More Foreclosure Fraud. It seems that between Chinese drywall and questionable foreclosures, Florida homeowners just can’t catch a break. A class action lawsuit was filed this week on behalf of tens of thousands of homeowners in the Sunshine State, who have allegedly been suffered as a result of GMAC’s use of fraudulent affidavits and other documents in foreclosure proceedings.
It seems that GMAC employees admitted in sworn testimony to signing whatever was put in front of them in foreclosure cases, regardless of the accuracy of those documents, without personal knowledge of the truth of what they are signing, without reviewing the underlying documents to determine whether the documents are accurate, and often not even in the presence of a notary.
Geoffrey Huber, one of the plaintiffs, said he discovered a “robo-signed” affidavit had been filed in foreclosure proceedings on the house he owns in Florida. “I don’t know how they thought they legally could get away with this.” Maybe because very few people ever check the fine print? Seems like a good time to start.
The Complaint alleges that the defects in virtually every foreclosure case filed in the last several years are not mere “technicalities,” nor just “sloppy paperwork.” Indeed, one of the lead plaintiffs in this case alleges that he was not actually in default at the time GMAC initiated foreclosure proceedings.
The lawsuit is seeking damages based on claims GMAC’s actions violated the homeowners’ constitutional right to due process, was an abuse of process, and was an unfair and deceptive practice. The suit also seeks a declaration that GMAC’s fraudulent conduct may be asserted as a defense to foreclosure and to preclude GMAC from obtaining a deficiency judgment, and a declaration that the fraudulent affidavits are legally void. That’s no small wish list. Let’s hope they get it.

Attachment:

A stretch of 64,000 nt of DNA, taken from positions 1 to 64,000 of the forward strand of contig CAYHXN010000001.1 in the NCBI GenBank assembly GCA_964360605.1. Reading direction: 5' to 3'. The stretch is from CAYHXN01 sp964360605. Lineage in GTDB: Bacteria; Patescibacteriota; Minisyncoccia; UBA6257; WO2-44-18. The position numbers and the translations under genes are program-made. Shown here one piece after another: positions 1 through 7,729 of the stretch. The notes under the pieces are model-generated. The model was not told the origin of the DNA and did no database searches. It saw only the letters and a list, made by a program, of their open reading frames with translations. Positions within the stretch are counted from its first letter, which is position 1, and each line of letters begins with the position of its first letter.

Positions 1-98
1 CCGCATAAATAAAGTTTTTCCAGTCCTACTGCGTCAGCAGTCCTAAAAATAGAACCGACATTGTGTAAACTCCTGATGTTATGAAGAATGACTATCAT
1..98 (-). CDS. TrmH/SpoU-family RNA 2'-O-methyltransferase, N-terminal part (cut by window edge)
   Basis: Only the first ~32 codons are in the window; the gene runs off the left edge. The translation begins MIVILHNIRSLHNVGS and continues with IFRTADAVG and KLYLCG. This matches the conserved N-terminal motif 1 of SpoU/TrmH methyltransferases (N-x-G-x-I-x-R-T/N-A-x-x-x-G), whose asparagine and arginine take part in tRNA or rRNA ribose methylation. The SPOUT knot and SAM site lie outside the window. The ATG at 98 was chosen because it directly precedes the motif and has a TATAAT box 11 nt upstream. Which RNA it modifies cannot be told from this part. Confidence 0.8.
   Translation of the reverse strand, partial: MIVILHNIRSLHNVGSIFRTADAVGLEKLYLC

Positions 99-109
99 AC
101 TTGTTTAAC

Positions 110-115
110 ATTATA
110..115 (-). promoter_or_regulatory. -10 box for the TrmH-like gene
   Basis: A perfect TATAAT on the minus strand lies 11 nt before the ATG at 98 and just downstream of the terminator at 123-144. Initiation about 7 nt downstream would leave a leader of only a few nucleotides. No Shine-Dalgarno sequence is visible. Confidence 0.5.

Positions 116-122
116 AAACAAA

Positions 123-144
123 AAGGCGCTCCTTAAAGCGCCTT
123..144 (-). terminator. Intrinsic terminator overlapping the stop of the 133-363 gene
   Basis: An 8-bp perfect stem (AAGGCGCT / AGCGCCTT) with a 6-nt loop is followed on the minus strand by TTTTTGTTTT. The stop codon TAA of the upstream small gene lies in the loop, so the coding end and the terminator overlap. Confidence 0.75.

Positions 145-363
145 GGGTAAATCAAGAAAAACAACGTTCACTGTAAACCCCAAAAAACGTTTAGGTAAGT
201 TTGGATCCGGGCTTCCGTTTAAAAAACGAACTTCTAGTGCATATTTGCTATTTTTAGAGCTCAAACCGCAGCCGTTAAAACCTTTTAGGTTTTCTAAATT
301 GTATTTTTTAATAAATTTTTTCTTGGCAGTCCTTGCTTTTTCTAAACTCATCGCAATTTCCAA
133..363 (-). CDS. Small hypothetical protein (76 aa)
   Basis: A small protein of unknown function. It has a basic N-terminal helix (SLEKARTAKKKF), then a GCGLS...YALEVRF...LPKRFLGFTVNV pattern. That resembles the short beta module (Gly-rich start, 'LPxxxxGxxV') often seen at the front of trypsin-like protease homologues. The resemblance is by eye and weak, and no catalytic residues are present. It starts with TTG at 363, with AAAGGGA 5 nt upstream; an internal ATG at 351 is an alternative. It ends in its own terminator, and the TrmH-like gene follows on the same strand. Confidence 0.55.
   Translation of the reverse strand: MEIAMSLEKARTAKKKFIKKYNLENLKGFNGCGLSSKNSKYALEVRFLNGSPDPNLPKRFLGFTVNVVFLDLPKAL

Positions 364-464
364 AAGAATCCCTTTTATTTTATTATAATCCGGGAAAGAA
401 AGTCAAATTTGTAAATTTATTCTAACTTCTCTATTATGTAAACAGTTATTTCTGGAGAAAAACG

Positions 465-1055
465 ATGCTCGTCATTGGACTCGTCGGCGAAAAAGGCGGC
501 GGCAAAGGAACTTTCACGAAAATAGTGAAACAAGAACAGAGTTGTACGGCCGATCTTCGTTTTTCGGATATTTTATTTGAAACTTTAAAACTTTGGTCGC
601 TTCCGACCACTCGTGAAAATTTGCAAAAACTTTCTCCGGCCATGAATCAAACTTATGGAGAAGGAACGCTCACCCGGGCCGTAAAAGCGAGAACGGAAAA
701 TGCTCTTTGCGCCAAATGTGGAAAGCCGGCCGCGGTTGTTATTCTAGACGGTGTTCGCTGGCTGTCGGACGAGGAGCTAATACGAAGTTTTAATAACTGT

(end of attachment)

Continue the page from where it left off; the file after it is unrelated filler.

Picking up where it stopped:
Asbestos Victim Awarded Settlement. Here’s one for the guy on the street—James Johnson, a 75-year old New Jersey resident, was recently awarded a $3,333,500 settlement of his asbestos mesothelioma lawsuit.
Mr. Johnson worked as a carpenter, specializing in the installation of ceilings in commercial applications. After years of exposure to asbestos-containing products, products which he or other tradesmen in his immediate vicinity used during his work, he was diagnosed with malignant pleural mesothelioma. So he sued the manufacturers and won.
It’s a lot of money, but it won’t buy back Mr. Johnson’s health.
Wal-Mart Workers Win One. Wal-Mart is back on our list again this week—but this time with some good news. Final approval was granted in the settlement of a wages and hour class action in California, In re Wal-Mart Stores Wage and Hour Litigation, Case No. 02069SBA (Smith Case No. C-06-02069SBA and Ballard).
The settlement, which provides for a payment of between $43 million and $86 million (including claims, costs, and attorneys’ fees), ends more than four years of litigation concerning the payment of wages to California associates. My only question—can you really teach an old dog new tricks?
Ok—that’s it for this week. The bar requires my presence…